This is what I look at as I eat breakfast every day.

The house is lovely, has a fully equipped kitchen and we all have our own bedrooms. As a future development worker who expects to make very little money, this might well be the nicest house I ever live in. We even have a house boy, who is awesome and does our dishes and is confused by our insistence on cooking for ourselves. As a student I feel I don't deserve this, somehow, but it was the cheapest thing we could find with furnishing and enough bedrooms.

While I am doing my research, and for the next three months, I have an internship with AVEGA, an organization created for genocide widows to address trauma and healthcare. They later expanded to work on legal advocacy and economic projects, and pretty much awesome. Check out their website! I am working under two psychologist, which is perfect, because post-conflict trauma healing work is what I want to do with my life. So far I have attended a two day trauma counseling workshop!

Another piece of good news: I officially have a major! I applied and got into the Global Development major at my school! I have been planning on since I got into UVA, but have been a little nervous about because the major is small and competitive – less than 1 in 3 applicants got in last year. So its really nice to have a major :) I may also double major in religious studies, which is something I never would have planned, but I have just really enjoyed religious studies classes at UVA and have taken a lot of them, so I may as well get a double major out of it!

So life is pretty good :) Having my own house and making my own food has somehow made Rwanda feel mine. It is really home now. Some weird stuff is going on because of Genocide Commemoration Week, but that is a story for another day.  

Friday, March 29, 2013

Muzungus in Uganda!

Gulu, Uganda

Uganda has been full of some amazing tourist experiences! I wish I could write them out for you, but for some things pictures are just better. So here is a photographic journal of our adventures in Uganda!

On our second day in Uganda we crossed the equator!! Turns out the equator is a line painted across a road surrounded by cows. Who knew??

Then we crossed the Nile!!

And fed some crazy baboons who lie in wait and mob buses for their bananas. I am really not exaggerating that much. 

Then after a couple of days in Gulu we went for a field trip out to this amazing rocky outcrop in the middle of the Savanah, which stretched out forever. It was one of the most beautiful places I've ever been: the most spectacular thing I have seen in Africa! We spent the morning scrambling around the rocks, guided by the local king: Chief Jeremiah.

Gulu has been a lovely break from the comparatively large and busy Kigali. I enjoyed wandering the dusty streets in search of food – Indian, Ethiopian, Ugandan, even Pizza -- Gulu is home of the best food I've eaten in months. We learned a lot about Uganda's recent struggles with the LRA and went to the headquarters of the now somewhat infamous 'Invisible Children'. If you are looking for a place to put your money I would still not necessarily recommend them, but they are not the bumbling imperialist fools I have heard them described as either.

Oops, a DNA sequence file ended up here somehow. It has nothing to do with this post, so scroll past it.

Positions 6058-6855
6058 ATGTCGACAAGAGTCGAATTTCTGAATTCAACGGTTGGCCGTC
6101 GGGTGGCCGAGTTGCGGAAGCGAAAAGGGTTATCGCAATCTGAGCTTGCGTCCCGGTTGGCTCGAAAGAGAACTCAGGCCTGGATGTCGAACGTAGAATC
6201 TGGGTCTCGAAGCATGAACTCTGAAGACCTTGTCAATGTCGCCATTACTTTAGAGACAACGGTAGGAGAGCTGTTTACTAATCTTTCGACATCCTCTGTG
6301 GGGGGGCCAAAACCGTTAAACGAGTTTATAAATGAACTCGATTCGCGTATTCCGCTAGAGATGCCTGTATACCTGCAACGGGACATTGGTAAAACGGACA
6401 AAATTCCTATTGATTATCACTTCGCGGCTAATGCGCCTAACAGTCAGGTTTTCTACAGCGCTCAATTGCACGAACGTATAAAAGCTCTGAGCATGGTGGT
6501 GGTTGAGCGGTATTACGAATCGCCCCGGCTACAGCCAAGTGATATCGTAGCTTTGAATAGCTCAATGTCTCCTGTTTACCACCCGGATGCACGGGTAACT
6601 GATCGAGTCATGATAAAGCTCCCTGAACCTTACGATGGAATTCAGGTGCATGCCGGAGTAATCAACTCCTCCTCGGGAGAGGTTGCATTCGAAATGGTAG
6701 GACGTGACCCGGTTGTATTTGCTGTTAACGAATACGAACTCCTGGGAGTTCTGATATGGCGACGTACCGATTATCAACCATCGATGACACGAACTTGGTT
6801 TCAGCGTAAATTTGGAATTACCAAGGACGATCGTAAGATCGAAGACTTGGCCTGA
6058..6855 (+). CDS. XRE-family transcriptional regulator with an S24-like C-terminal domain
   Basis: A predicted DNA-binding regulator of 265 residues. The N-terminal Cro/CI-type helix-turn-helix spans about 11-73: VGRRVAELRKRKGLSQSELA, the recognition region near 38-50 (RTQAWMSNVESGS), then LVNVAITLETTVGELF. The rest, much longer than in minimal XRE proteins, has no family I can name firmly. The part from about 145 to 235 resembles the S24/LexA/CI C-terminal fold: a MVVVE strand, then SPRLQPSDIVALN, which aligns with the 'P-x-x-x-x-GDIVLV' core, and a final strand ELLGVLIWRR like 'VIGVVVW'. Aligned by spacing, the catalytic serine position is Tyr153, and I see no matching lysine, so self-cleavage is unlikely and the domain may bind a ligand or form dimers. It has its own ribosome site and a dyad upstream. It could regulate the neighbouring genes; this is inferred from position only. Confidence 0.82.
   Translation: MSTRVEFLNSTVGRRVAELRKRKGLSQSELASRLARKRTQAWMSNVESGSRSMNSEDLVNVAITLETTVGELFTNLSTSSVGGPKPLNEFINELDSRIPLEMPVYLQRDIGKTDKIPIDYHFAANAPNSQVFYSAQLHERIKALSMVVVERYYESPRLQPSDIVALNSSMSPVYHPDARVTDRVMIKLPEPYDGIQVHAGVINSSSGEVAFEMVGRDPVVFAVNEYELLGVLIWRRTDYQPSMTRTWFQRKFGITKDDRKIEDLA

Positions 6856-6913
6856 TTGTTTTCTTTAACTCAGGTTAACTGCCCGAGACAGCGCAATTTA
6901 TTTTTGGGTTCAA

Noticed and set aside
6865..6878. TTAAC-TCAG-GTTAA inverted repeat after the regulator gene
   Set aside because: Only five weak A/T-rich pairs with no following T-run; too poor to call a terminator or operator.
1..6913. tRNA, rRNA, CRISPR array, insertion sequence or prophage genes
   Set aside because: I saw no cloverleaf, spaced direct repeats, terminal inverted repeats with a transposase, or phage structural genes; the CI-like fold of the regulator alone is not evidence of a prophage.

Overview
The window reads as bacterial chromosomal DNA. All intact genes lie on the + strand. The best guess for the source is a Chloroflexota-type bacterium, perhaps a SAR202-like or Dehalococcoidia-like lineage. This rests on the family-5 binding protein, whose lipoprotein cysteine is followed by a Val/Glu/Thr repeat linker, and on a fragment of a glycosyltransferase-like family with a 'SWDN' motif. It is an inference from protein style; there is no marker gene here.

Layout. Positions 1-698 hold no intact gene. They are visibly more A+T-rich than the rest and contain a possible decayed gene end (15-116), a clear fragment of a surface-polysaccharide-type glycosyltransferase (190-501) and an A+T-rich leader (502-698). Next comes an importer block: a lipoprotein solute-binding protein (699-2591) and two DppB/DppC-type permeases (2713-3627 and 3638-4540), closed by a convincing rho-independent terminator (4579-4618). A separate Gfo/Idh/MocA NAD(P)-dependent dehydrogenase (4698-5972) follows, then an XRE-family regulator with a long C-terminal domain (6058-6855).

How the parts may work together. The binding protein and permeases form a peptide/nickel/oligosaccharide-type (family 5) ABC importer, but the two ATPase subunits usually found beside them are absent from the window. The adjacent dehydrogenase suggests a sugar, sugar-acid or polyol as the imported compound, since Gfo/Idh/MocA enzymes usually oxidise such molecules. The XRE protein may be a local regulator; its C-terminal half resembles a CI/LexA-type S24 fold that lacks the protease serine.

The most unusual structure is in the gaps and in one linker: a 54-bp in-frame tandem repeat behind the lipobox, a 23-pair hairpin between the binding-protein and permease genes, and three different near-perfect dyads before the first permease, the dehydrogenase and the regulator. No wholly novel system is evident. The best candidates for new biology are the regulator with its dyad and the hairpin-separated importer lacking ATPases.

Look for a post on the ultimate tourist destination, SAFARI, soon!  

Sunday, March 17, 2013

The Pied Piper of Refugee Children

Hello from Uganda! 

The beautiful mountains of Uganda, close to Rwandan boarder

I've been here a week with the whole group, with another week of mad adventuring to go before returning to Kigali. I will post about some of the awesome touristy things we have done soon. But on our first day in Uganda we went to visit Nakivale Refugee Settlement, a sprawling home of 70,00, more of a rural town than a camp. We drove through drizzling skys and rutted, muddy roads which pitched our bus at startling angles to the town, between rows of vegetable stalls and huts of scrap wood and UN-provided tarps.  

We got to meet with Rwandan refugees, and hear for the first time the voices in the shadows of the current regime. We heard of midnight disappearances, short jail sentences from which husbands and brothers never return, wives and children that had been killed in revenge for the genocide. It is the darkness of the sparkling story of resurrection we hear over and over, the sacrifices this government claims for the sake of stability, which the refugees claim is for the sake of power only. The truth is a shifty thing. I am convinced everything I have heard in this country has some truth to it, but many lies as well. Do I live in a democracy or dictatorship? Yes and yes. Is Rwanda a miracle of development or a festering of old hatreds? Yes and yes. But I begin to see the connections and what I think may be the turth behind the state. It is far cleverer than I could have ever guessed without living here. Nothing is simple. Nothing is only what it looks on the surface.